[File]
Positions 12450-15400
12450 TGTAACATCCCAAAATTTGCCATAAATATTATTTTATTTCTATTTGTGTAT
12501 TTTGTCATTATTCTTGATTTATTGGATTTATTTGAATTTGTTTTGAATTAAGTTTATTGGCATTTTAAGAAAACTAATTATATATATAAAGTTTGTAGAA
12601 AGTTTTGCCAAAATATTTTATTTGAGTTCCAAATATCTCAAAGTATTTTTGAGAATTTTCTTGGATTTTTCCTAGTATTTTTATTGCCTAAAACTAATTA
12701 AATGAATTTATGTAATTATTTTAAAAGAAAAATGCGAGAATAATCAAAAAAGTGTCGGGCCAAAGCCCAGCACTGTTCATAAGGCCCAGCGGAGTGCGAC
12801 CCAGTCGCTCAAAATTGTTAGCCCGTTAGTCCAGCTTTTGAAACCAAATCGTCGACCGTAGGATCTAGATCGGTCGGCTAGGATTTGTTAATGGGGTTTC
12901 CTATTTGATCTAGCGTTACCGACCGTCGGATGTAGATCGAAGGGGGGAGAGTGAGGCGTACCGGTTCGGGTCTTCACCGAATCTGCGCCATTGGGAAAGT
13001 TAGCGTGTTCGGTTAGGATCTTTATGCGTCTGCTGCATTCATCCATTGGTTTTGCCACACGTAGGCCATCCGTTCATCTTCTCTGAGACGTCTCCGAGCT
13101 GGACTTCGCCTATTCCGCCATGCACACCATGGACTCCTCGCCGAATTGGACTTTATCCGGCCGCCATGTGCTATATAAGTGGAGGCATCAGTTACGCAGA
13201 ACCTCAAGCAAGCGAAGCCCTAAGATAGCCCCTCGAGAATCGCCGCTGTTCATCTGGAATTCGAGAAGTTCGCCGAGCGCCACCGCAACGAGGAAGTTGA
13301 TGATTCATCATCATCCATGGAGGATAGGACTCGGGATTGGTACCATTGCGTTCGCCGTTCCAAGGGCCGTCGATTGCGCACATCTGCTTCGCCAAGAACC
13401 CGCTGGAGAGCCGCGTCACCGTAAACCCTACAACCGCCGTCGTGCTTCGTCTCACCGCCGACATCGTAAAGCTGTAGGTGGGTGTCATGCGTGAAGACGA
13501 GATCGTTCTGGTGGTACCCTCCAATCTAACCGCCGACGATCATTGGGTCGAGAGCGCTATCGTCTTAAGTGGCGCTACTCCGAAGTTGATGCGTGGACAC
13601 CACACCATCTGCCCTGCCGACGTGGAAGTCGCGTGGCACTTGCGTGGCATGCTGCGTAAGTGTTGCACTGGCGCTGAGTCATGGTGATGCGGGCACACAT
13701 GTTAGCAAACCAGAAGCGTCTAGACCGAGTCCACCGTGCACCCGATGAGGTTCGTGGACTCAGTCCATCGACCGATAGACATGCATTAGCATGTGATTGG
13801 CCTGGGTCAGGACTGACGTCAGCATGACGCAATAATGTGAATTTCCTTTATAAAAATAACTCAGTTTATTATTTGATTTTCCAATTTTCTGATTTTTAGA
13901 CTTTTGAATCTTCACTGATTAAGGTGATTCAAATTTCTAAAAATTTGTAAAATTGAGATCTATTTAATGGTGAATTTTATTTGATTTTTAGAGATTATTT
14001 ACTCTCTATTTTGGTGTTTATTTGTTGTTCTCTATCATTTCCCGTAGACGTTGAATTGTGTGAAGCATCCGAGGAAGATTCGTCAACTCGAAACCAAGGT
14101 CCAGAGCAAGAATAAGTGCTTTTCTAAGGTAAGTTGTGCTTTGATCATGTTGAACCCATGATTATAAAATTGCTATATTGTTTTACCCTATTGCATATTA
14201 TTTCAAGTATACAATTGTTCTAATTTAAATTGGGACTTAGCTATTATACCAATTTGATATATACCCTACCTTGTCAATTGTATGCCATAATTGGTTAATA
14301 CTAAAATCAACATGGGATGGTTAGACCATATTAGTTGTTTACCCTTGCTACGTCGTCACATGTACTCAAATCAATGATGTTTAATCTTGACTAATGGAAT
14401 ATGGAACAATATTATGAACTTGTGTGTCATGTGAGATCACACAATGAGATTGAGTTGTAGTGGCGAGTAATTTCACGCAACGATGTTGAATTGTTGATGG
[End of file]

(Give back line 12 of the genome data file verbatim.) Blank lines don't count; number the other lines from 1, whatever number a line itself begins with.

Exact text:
13401 CGCTGGAGAGCCGCGTCACCGTAAACCCTACAACCGCCGTCGTGCTTCGTCTCACCGCCGACATCGTAAAGCTGTAGGTGGGTGTCATGCGTGAAGACGA